One of Christian Science Monitor´s 10 best books of May
“This amazing new book . . . takes us on a journey through classic and contemporary philosophy powered by questions like ‘What do we have the right to do? When is it okay to do this or that?’ They explore punishment and authority and sex and gender and race and the nature of truth and knowledge and the existence of God and the meaning of life and Scott just does an incredible job.” —Ryan Holiday, The Daily Stoic
Some of the best philosophers in the world gather in surprising places—preschools and playgrounds. They debate questions about metaphysics and morality, even though they’ve never heard the words and perhaps can’t even tie their shoes. They’re kids. And as Scott Hershovitz shows in this delightful debut, they’re astoundingly good philosophers.
Hershovitz has two young sons, Rex and Hank. From the time they could talk, he noticed that they raised philosophical questions and were determined to answer them. They re-created ancient arguments. And they advanced entirely new ones. That’s not unusual, Hershovitz says. Every kid is a philosopher.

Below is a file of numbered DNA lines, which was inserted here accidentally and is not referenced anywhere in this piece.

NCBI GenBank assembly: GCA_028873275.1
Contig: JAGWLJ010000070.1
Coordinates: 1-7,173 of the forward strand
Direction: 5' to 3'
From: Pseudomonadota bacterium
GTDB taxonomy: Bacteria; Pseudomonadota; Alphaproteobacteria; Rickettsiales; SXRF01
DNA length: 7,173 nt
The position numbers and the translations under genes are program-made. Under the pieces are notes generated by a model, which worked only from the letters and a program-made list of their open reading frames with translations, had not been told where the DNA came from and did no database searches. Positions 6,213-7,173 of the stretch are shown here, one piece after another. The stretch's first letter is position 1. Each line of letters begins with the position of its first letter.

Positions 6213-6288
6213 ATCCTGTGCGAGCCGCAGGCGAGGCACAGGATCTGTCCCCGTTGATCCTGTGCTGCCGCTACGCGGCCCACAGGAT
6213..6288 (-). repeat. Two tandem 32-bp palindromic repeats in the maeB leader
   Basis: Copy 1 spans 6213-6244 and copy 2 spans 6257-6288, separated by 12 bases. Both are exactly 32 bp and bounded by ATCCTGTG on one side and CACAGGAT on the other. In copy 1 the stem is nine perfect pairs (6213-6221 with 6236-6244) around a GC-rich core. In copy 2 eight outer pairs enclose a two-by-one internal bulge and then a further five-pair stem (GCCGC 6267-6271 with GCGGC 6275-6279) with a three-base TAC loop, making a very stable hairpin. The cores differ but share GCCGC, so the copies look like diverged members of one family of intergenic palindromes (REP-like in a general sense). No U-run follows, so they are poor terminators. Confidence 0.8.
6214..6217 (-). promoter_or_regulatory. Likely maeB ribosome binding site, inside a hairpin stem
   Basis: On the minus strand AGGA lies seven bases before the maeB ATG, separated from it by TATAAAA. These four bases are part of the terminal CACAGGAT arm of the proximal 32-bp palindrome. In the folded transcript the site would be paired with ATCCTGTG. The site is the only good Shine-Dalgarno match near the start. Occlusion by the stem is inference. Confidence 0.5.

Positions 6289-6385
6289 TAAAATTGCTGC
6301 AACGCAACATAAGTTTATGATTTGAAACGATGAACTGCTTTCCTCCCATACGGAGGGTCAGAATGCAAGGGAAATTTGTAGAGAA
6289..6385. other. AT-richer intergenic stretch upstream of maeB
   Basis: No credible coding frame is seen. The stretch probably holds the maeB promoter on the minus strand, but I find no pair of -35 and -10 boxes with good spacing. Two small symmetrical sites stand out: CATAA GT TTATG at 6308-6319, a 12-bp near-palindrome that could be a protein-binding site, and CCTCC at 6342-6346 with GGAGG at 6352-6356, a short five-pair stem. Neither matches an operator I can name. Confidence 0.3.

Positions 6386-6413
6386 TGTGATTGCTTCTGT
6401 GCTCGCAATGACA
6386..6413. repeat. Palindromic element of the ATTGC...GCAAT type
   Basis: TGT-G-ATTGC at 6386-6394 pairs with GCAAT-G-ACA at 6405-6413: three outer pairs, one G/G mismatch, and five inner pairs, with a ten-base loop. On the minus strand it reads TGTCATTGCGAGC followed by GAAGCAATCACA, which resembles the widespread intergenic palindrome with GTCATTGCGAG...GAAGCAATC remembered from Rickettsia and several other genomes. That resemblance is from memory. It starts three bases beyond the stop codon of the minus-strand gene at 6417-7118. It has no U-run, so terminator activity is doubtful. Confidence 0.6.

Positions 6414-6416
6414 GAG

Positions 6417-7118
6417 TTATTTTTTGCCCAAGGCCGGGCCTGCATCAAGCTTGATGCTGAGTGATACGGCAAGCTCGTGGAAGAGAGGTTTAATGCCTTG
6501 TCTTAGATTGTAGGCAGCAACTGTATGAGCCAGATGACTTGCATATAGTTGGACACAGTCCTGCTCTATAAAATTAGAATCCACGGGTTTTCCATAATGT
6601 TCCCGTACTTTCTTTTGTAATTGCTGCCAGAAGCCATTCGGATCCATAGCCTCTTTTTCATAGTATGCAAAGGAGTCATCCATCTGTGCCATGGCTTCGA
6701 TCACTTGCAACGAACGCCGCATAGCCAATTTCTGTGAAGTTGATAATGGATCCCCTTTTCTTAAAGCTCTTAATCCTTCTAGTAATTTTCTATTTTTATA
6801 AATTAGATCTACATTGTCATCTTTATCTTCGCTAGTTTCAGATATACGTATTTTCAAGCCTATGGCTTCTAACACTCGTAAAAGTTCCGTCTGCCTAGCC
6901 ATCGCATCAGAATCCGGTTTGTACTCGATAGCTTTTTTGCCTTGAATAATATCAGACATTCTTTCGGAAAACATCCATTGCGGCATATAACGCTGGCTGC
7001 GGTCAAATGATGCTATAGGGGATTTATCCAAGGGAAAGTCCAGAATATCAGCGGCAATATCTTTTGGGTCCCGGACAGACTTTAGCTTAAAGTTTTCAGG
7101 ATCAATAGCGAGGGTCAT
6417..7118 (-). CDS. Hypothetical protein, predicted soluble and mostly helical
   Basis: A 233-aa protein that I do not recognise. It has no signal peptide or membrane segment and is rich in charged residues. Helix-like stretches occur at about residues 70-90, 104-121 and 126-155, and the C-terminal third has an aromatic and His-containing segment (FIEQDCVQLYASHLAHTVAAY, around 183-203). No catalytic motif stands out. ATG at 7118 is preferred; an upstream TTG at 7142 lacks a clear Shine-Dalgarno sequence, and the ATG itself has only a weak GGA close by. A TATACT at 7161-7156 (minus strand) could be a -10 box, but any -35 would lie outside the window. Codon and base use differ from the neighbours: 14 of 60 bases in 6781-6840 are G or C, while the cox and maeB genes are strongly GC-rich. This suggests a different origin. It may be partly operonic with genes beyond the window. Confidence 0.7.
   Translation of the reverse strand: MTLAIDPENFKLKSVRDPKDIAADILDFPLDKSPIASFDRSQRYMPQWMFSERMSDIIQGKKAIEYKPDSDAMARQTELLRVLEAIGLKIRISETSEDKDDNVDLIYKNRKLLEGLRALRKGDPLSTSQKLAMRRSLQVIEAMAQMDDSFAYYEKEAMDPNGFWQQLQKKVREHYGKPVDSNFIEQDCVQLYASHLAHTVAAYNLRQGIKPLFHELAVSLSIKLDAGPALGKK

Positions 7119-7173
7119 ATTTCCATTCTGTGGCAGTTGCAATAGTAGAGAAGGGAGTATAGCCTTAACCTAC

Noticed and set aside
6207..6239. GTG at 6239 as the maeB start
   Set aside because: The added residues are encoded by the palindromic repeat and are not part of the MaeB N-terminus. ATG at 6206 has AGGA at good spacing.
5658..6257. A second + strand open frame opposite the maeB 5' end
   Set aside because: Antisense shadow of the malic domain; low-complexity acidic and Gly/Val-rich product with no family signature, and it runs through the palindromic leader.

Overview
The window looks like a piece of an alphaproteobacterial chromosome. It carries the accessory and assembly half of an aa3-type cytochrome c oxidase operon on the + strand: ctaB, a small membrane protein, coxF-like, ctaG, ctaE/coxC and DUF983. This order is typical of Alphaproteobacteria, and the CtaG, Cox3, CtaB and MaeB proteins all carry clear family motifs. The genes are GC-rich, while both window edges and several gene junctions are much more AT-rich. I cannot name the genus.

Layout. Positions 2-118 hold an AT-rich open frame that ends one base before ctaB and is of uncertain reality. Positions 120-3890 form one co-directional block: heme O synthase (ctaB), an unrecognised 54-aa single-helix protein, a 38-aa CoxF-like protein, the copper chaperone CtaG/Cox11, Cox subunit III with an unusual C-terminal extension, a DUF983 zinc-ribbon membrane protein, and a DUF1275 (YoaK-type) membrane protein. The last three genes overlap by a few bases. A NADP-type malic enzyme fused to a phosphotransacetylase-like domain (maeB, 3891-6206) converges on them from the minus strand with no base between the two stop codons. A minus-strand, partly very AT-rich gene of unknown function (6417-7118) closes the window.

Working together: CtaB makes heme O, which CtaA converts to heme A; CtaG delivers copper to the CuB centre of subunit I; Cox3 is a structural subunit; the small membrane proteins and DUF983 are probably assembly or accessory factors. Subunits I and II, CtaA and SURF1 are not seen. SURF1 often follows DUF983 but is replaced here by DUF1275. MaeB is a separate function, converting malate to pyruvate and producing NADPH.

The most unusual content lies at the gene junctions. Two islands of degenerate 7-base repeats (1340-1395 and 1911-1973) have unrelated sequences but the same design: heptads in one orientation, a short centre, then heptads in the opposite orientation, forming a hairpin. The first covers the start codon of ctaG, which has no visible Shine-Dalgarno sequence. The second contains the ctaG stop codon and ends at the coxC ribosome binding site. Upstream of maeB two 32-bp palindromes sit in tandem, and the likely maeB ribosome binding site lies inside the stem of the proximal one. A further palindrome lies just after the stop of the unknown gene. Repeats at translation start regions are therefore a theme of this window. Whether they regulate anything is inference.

Following an agenda set by Rex and Hank, Hershovitz takes us on a fun romp through classic and contemporary philosophy, powered by questions like, Does Hank have the right to drink soda? When is it okay to swear? and, Does the number six exist? Hershovitz and his boys take on more weighty issues too. They explore punishment, authority, sex, gender, race, the nature of truth and knowledge, and the existence of God. Along the way, they get help from professional philosophers, famous and obscure. And they show that all of us have a lot to learn from listening to kids—and thinking with them.
Hershovitz calls on us to support kids in their philosophical adventures. But more than that, he challenges us to join them so that we can become better, more discerning thinkers and recapture some of the wonder kids have at the world.